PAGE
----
On the occasion of her Platinum Jubilee this year, Her Majesty Queen Elizabeth II was typically gracious and stoic. At the venerable age of 95, Her Majesty rose yet again to the task, waving to an adoring British public from the balcony at Buckingham Palace. But she might rather have been off riding a motorcycle.
Nearly 80 years ago, that’s what she was doing. Then still a princess, unmarried, and 18 years old, Elizabeth steered her single-cylinder BSA motorcycle through the slalom with a look of concentration on her face. It was part of her training as a member of the women’s Auxiliary Territorial Service.
Inductee No. 230873, Elizabeth Windsor began her training in Aldershot, Surrey. The women of the ATS could choose from various specializations, manning anti-aircraft searchlights and guns or learning to operate a radio. Elizabeth chose to get her hands dirty.
In fact, she revelled in it. While her parents had grave reservations about letting their daughter enlist—convincing them took a full year of argument—Elizabeth embraced the freedom. She was soon tearing apart and rebuilding engines, swapping tires, and working alongside her fellow ATF trainees. She is said to have particularly enjoyed coming home to Buckingham Palace in grease-spattered coveralls with dirt under her fingernails.
As part of her training, Elizabeth learned how to operate the machinery she would be working on. Principally, this meant medium and heavy trucks, and she would for the rest of her life be an enthusiastic driver. Indeed, she was spotted behind the wheel of her Range Rover only last year at 95.
She also learned to ride a motorcycle, specifically a 250 cubic capacity bike from Birmingham Small Arms (BSA), the company that also produced the Browning machine guns used in the Spitfire fighter aircraft.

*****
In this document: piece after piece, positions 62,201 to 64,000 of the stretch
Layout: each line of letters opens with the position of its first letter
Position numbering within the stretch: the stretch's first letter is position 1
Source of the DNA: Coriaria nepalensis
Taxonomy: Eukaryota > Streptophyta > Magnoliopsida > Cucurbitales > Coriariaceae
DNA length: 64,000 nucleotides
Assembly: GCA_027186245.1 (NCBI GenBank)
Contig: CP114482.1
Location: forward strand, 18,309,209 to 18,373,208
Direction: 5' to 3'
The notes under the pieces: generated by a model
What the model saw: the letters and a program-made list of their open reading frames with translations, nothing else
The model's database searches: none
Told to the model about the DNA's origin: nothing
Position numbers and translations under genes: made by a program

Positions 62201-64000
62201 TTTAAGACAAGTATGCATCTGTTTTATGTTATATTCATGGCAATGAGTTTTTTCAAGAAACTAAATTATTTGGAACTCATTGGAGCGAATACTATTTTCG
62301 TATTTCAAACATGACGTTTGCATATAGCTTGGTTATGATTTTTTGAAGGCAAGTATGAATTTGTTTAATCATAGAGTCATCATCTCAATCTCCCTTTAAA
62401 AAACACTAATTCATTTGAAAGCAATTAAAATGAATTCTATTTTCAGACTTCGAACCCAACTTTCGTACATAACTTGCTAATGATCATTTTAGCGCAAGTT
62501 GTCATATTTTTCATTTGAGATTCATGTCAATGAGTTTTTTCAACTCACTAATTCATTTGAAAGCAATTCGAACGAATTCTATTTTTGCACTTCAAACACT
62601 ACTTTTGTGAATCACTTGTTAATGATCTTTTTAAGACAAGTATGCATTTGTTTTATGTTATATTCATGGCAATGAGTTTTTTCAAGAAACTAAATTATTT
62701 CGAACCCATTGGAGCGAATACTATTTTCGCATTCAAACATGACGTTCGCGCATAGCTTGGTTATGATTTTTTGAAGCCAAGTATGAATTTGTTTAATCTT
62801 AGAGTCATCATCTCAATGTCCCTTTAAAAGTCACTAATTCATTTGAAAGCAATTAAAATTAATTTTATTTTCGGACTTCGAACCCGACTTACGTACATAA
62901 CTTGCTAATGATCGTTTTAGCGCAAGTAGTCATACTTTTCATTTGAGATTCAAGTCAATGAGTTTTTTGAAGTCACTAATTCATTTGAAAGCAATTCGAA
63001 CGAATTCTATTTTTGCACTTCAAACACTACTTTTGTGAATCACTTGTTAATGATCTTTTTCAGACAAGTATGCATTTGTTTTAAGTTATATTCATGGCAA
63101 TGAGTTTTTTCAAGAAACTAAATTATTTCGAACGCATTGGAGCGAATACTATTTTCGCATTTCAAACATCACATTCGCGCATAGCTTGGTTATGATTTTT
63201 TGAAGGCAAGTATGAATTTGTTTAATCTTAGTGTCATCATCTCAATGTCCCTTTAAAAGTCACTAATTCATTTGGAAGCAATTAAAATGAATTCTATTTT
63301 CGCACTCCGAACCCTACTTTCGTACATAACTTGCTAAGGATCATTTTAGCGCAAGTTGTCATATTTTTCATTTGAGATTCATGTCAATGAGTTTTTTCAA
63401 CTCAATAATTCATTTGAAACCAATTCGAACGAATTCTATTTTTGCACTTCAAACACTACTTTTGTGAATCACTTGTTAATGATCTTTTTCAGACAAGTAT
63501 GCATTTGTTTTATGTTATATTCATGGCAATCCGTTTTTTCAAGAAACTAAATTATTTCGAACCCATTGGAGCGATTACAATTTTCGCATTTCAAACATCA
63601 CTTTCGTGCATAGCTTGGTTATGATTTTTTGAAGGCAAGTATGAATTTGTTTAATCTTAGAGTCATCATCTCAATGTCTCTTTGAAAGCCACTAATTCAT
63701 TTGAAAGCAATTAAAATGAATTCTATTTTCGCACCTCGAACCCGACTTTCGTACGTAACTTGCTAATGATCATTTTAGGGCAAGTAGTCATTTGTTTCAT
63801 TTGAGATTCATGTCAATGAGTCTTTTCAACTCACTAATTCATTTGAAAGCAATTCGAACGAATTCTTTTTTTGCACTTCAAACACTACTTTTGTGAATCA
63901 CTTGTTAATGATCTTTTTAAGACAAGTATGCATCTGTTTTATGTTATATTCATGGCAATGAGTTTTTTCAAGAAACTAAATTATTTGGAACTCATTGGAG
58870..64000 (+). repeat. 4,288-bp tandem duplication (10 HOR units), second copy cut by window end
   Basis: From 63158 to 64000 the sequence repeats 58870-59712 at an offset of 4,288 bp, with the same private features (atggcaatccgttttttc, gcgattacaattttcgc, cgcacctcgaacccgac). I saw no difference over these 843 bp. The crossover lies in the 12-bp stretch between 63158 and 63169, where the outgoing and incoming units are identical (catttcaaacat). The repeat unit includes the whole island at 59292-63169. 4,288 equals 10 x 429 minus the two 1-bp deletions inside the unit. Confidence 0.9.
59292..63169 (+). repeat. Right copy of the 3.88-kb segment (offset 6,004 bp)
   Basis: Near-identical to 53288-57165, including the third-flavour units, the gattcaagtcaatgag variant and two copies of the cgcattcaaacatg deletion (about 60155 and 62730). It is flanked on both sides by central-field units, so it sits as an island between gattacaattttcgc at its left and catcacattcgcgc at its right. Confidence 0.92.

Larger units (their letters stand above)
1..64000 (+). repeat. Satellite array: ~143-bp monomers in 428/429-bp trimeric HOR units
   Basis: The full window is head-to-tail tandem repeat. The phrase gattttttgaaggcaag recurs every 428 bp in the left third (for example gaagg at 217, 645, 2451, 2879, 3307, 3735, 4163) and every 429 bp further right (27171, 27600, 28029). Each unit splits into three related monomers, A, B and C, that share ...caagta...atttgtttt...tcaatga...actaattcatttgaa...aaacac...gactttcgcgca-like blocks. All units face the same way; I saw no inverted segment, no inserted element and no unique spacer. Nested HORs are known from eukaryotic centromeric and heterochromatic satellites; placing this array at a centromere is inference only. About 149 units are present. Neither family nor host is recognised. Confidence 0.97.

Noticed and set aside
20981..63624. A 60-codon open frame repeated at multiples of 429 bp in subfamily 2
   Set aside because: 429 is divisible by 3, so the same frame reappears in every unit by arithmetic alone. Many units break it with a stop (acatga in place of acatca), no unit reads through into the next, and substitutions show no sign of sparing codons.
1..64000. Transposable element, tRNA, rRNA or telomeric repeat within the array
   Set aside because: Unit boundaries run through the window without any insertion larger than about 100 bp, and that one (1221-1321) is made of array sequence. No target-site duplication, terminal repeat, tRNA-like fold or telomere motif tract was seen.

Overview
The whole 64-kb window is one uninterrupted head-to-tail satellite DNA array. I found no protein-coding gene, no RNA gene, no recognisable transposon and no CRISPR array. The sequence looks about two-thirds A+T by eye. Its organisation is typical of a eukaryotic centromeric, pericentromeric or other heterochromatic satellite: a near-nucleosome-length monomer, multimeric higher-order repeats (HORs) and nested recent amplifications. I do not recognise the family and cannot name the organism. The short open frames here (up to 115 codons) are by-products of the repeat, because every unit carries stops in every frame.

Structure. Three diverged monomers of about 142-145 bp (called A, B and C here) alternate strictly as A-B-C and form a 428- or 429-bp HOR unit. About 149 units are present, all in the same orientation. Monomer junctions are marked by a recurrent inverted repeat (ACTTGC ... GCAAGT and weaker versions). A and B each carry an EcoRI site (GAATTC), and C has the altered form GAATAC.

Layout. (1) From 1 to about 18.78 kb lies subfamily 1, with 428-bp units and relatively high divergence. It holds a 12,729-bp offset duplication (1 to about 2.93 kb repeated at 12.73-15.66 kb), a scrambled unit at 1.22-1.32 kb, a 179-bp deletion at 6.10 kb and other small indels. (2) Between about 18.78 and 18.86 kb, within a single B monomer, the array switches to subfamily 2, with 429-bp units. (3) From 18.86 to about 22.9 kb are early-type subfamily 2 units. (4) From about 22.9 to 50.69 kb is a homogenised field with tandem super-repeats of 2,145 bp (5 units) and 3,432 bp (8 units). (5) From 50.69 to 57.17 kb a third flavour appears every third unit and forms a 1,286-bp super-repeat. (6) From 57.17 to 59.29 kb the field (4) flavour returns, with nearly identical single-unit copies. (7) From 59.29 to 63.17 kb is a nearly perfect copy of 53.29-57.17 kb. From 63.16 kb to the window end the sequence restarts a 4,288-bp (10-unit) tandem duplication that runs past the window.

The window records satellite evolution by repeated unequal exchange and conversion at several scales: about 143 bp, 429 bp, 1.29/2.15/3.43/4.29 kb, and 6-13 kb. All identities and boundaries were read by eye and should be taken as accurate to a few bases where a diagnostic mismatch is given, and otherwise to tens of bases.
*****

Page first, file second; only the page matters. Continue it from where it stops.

The BSA M20 was one of the most widely used British motorcycles in the Second World War, with some 126,000 produced for service. Slow and heavy, it was nonetheless durable and serviceable in the field. The one Elizabeth Windsor trained on would have featured simple metal foot pegs and canvas-covered handle grips, rubber being in short supply during wartime.
This BSA pictured above is a postwar Bantam, slightly smaller and nimbler than the heavier-duty wartime service bike. A light motorcycle such as this would have been popular with women riders at the time, whose ranks grew thanks in part to the widely publicized exploits of Princess Elizabeth and her compatriots.
While the war ended less than a month after Elizabeth completed her training, female motorcyclists as a whole made great contributions to the Allied war effort. Women auxiliary recruits faced genuine danger in the field, with some 717 casualties during the war.
Among the most dangerous jobs, largely performed by the Wrens (Women’s Royal Naval Service), was dispatch rider. They were vital for delivering orders to military bases across the UK, often during the heavy nighttime bombing raids of the Blitz.
Some of these women had been racers and demonstration riders before the war, but most were new to two-wheeled freedom. Their daring exploits were covered in the papers, giving rise to a new generation of women interested in riding. The image of the Princess asserting her right to autonomy was further inspiration for more independent roles for women in society.
After the war, and her ascension to the throne, Queen Elizabeth II seems to have hung her motorcycle riding gloves up—though she still rides horses. The passion seems to have skipped a generation, as grandson Prince William rides, having owned a Ducati Hypermotard. He’s mentioned how much he enjoys how a helmet preserves the wearer’s anonymity. Once again, a motorcycle provides a way for a Royal to move among their people, unseen.
So should you someday find yourself in the vicinity of Balmoral Castle and are passed by a slight figure in leathers perched on an old Triumph, take a good, hard, second look. Surely, it can’t be? But then again, who else waves like that?